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Black Sabbath on the cover of Maximum Ink

Black Sabbath

by Paul Gargano
December 1998

Black Sabbath, the original four horsemen of the metal apocalypse, charged their reunited forces across foreign soil earlier this year, saving their triumphant return to America for a winter tour kicking off in Phoenix on New Year’s Eve. Working up to the live run, bassist Geezer Butler, guitarist Tony Iommi, fabled frontman Ozzy Osbourne, and drummer Bill Ward issued Reunion, a double live CD that smokes with the haunting Sabbath dirges and staunch, dark music of heavy metal’s most influential outfit. As Butler and Iommi indicated in a late October interview while doing press in New York City, the CD is just the tip of the iceberg.


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Rammstein on the cover of Maximum Ink in November 1998  - photo by Paul Gargano

Rammstein

by Paul Gargano
November 1998

Just how far should a band go to win over a crowd? Rammstein go further. Some musicians breathe flames, Till Lindemann sings while engulfed in them. And that’s just to open the show. With only a handful of American dates under their belts, the buzz surrounding German industrial metal giants Rammstein is spreading like wildfire, propelling their Sehnsucht debut to gold status only six months after its release, and earning them the second headliner’s position on Korn’s Family Values tour. That may seem a bit ironic for a band whose lyrics hammer from brazen metal imagery to treading a fine line between sweetly erotic and disturbing sexual extremes. Then again, when the song titles in question are smash single and MTV Buzz Clip “Du Hast”-which translates to English, “You Hate”-and the more provocatively penned “Küss Mich,” “Tier” and “Spiel Mit Mir”-“Kiss Me,” “Beast” and “Play With Me,” respectively-the risk of being too risqué is lost. Rammstein are from Germany, sing entirely in German, and according to guitarist Richard Kruspe, who joined me on the phone from his homeland with a translator, they write their music in German, as well. Whether listening to their pair of tracks on David Lynch’s Lost Highway soundtrack-edits of ``Rammstein” and ``Hierate Mich,” their American unveilings-or any of the tracks on Sehnsucht, they slam with all the eerie forboding of a militant strike, twisting American metal and industrial with their foreign flair for results that crash between hollow hauntings and throbbing mayhem. Then there’s the performance. Live, the six imports from the other side of the crumbled Iron Curtain detonate more explosions than an air raid, and spew enough sexual imagery to dement even the sickest set of Family Values. Behold, America, the wrath of Rammstein is upon us…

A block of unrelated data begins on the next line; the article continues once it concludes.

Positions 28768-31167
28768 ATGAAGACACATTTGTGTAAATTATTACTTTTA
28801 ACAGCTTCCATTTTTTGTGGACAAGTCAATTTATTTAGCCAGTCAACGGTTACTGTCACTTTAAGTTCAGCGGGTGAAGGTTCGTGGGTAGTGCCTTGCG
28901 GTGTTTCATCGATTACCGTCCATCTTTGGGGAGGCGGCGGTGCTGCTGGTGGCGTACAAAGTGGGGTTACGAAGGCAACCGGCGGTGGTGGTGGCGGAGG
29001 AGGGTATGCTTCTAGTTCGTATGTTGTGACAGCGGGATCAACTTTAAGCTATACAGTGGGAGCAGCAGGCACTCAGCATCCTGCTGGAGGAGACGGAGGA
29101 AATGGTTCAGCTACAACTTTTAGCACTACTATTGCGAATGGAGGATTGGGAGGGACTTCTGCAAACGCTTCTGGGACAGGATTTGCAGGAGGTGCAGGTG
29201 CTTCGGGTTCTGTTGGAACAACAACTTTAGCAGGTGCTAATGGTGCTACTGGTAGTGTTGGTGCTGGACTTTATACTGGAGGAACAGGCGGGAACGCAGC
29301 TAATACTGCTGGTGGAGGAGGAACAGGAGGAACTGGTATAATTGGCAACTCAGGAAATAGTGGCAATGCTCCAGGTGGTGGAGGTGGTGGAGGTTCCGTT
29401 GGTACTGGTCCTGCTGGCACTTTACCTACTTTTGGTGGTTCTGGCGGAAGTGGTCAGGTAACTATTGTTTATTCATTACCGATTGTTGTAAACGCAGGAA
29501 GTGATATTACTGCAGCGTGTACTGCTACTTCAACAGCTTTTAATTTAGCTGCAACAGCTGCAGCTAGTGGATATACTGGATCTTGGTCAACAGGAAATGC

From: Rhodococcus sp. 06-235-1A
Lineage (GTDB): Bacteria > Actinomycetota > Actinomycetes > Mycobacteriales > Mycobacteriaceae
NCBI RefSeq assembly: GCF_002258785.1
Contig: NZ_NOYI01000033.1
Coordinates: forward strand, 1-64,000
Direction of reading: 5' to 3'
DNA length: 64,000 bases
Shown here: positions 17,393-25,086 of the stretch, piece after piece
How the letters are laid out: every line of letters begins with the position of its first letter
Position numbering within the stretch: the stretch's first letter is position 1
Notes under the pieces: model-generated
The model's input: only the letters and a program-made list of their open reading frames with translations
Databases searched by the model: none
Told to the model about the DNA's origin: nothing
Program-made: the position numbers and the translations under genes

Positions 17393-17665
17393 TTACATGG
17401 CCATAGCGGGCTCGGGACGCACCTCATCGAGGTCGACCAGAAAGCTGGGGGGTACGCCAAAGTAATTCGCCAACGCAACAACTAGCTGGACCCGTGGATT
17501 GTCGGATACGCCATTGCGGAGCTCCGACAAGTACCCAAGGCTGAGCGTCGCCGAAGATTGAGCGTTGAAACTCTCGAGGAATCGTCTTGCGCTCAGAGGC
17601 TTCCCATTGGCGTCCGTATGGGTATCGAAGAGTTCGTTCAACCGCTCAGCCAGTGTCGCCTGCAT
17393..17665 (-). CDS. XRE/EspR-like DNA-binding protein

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the Grateful Dead's Mickey Hart and Planet Drum on the cover of Maximum Ink in October 1998

Mickey Hart’s Planet Drum

by John Noyd
October 1998

To say world percussionist Mickey Hart is embarking on a new adventure is like saying the Pope is going to church this Sunday. Author, student, artist, composer, Mickey’s musical curiosity in all things cosmic has produced seventeen discs for Rykodisc’s “World” series, two books on the history and mythology of rhythm and countless shows and solos. His latest disc, “Supralingua,” continues to explore new worlds with a strong bent on digital technology and sampling. While best known for his association with the Grateful Dead, it soon became evident that the only past he was interested in conjuring happened long before there was any Haight-Asbury scene.


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Monster Magnet on the cover of Maximum Ink in September 1998

Monster Magnet

by Paul Gargano
September 1998